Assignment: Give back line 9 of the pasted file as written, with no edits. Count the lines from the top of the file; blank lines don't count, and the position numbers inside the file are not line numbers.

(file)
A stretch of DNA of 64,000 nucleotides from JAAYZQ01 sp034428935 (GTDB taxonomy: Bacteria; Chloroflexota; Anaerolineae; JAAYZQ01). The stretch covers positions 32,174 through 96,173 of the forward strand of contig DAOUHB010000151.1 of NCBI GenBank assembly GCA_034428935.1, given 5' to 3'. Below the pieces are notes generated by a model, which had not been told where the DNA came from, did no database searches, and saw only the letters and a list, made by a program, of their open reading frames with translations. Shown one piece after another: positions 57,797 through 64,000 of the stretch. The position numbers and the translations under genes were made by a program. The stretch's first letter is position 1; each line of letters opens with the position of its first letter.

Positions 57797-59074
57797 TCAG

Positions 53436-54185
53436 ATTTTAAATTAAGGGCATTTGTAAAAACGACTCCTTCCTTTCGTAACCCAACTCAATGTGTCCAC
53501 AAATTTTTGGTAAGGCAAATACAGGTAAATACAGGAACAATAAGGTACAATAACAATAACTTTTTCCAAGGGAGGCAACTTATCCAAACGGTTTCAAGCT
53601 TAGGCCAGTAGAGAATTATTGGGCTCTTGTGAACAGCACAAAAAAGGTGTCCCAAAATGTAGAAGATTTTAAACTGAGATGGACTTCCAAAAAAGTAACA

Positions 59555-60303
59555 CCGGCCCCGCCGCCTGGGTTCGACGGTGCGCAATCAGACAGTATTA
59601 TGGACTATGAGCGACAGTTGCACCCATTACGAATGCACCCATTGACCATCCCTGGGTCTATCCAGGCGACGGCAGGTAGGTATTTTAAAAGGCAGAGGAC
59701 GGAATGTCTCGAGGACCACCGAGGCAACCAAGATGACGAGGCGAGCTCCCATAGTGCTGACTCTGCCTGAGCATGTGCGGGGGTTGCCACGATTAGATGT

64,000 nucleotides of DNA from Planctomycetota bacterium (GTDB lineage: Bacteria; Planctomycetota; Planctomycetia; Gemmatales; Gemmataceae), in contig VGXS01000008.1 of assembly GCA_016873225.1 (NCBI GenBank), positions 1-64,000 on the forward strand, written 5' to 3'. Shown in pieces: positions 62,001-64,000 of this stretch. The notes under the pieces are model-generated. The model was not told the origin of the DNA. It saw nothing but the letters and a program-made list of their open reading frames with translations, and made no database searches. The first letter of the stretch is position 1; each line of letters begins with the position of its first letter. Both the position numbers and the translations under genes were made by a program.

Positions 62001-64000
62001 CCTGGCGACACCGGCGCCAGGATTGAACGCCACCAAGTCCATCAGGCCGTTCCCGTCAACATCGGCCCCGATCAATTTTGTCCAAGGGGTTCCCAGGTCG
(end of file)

59555 CCGGCCCCGCCGCCTGGGTTCGACGGTGCGCAATCAGACAGTATTA